How many times have you heard calls for women to dress modestly in terms of “you don’t want to be a stumbling block”?
Phew. This has been a tiring week on the blog–and I knew it would be. I’ve been talking about how the idea that all men will lust is wrong, and how we need to reframe the way we talk about lust and sex.
Today I want to end this topic and move on (I’m so looking forward to our July Sizzling Summer Sex series!).
But there is one more thing I really need to deal with, and it’s the idea that women can “cause a man to sin” by what they wear.
Today, let’s look at what Scripture actually says, and find a healthier way to talk about modesty that accomplishes our goals of getting both genders to act respectfully towards each other.
First, I would hope we would all agree that Jesus lays the blame for lust at the man’s feet.
As I showed at length on Tuesday talking about “every man’s battle“, Jesus says that if a man lusts after a woman, he has already committed adultery in his heart. And it is better to cut out his eye than to lust.
He never once says that it is the woman’s fault.
But here’s where we throw in a caveat:
Yes, Jesus may have said that lust is the guy’s sin. But the Bible also says that causing him to sin is the woman’s sin!
We say that we believe that there’s no excuse for lust. But then we’re quick to point out that women really are to blame because of how they dress.
People use several main Scriptures for this idea, but I’m going to focus on two today, since all the Scriptures basically echo one of these two approaches. 1 Corinthians 8 focuses on not causing your weaker brother to stumble, and then Matthew 18:6-9 focuses on how it’s better to have a millstone around your neck than to cause a little one to stumble. Let’s look at how both of these arguments relate to whether it is the woman’s fault if a man lusts after her.
The Weaker Brother Argument: We should change our behaviour to look after the weaker brother so that he doesn’t stumble
In Romans 14 and 1 Corinthians 8, Paul is making the “weaker brother” argument. Paul says that once we’re in Christ, we have great freedom. We can eat meat sacrificed to idols, for instance, because we no longer have any idols. God is over all.
But if you have a brother or sister who thinks that it’s wrong to eat meat sacrificed to idols, and you glibly do eat meat like that, and they follow you–then you’ve now encouraged them to violate their own consciences. You’ve caused them to stumble.
In other words, the “stumbling” that Paul is talking about is not committing an actual sin, like lusting or stealing or lying, but violating your conscience and your vow to God. So the concern is this passage is that we cause someone to stumble when we undermine their faith.
Paul is not addressing the scenario where a woman may cause a man to lust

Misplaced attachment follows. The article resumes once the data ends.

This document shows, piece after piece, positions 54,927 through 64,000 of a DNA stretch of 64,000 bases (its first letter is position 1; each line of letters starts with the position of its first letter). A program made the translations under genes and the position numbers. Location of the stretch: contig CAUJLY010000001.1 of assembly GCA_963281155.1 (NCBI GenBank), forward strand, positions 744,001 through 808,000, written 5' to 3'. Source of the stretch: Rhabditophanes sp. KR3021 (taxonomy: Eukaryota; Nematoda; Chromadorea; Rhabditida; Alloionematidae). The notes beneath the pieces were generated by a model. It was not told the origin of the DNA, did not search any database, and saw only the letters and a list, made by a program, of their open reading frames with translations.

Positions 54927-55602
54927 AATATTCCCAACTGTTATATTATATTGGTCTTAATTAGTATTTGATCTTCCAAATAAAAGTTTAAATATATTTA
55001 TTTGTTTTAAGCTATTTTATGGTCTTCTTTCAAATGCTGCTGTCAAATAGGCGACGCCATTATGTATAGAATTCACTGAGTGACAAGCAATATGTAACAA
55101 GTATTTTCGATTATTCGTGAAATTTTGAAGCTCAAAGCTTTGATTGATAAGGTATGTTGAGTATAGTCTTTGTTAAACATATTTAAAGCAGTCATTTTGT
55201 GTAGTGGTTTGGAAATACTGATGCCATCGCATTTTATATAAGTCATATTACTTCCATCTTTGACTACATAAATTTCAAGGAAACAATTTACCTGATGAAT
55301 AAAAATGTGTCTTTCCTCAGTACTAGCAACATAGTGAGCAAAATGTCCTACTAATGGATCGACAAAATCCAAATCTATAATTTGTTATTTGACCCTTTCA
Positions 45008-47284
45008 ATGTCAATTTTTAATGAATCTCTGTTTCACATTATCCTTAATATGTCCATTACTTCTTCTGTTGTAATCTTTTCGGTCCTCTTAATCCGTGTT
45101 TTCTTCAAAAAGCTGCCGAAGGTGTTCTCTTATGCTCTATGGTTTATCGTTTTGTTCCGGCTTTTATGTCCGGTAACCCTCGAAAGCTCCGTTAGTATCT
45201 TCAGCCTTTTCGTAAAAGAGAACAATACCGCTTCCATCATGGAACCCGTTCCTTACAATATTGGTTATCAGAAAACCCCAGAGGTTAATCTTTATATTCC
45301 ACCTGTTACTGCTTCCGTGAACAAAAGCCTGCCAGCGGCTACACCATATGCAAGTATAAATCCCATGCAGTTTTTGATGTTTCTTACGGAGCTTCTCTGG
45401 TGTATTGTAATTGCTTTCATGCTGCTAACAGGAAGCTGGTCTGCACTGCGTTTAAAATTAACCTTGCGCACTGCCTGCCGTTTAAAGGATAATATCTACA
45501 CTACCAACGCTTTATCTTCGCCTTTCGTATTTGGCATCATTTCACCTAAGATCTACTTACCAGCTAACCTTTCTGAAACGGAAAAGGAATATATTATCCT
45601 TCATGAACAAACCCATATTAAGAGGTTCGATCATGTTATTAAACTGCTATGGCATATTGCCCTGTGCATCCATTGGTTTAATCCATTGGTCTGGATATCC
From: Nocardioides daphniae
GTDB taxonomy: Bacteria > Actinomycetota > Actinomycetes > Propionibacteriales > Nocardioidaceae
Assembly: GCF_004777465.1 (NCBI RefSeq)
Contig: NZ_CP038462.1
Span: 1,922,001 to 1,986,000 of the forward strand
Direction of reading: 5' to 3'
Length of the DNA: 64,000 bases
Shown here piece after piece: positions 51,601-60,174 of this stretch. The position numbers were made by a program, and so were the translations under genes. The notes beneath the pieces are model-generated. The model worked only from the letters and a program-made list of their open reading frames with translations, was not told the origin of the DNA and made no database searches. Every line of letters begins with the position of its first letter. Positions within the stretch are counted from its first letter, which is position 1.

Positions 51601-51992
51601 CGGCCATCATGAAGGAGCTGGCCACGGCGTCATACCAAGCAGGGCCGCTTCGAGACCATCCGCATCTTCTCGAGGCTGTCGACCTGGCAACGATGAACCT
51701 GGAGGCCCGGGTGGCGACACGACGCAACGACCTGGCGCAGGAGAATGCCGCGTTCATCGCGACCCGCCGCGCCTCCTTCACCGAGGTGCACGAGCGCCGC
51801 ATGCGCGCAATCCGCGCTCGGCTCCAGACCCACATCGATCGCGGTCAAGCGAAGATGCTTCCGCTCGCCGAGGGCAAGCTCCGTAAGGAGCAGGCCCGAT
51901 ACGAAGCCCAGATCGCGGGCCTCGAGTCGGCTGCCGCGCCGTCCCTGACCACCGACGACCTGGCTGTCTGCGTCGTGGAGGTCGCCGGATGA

Please hear me on this one, because this distinction is important (and major hat tip to Keith Schooley in Monday’s comments for reminding me of this): While Paul is talking about how we can sin against someone by being a stumbling block, he is NOT saying that we bear the responsibility for someone committing a sin. He IS saying that we bear the responsibility for weakening someone’s faith.
So can a woman weaken a guy’s faith by what she wears?
Yes, I think she can. If a woman deliberately decides to exercise her freedom in Christ in front of her male brothers who are really struggling, and does so knowing that they are struggling (which is the scenario that Paul lays out here), she can make him think, “I really can’t get over this sin.” And she can cause his faith to weaken.
So, “Yes, this passage applies!”
But it’s not that simple.
Who is the “Weaker Brother” in this Story?
We think of the “weaker brother” as being one who is more susceptible to sin. That is NOT who Paul considers the weaker brother. In this case, Paul calls the “weaker brother” the one who does not have as much knowledge and the one who is not as mature in the faith.
In many cases, teenage girls are being asked to change what they wear for the sake of adult men who are pastors, elders, even family members! When I was on Up for Debate radio on Moody recently talking about modesty, this scenario was presented:
What do we do when a woman who is seeking walks into church wearing something really inappropriate, like a skimpy sundress? How do we tell her that she’s a stumbling block?
My response: You don’t! Because in this situation, SHE is the weaker brother. The men are more mature in the faith. It’s her faith that God is most concerned with. He leaves the 99 to find the 1.
What if setting a modesty dress code actually becomes a stumbling block for women because it weakens their faith?
If women can be the weaker brother, then let’s see if this Scripture actually can be turned on its head with the modesty issue.
Here’s a comment that was left on my post on Monday about men being visual:
When I was a teacher at a Christian school in my 20s I ended up on the “dress code committee” in charge of revisions to the existing dress code. Because the building was not air conditioned, they had decided to allow shorts in warm weather months (early fall and late spring). We had to determine an appropriate length. In the course of the discussions, I was forced to stand up and be the example of why longer shorts were better. The administrator in the group explained to the room that I was a good example of the problem with shorts as my legs were “just too long” and no matter what I wore, unless it was a long baggy skirt, I would be a “stumbling block for men” and my body was “really just a problem”.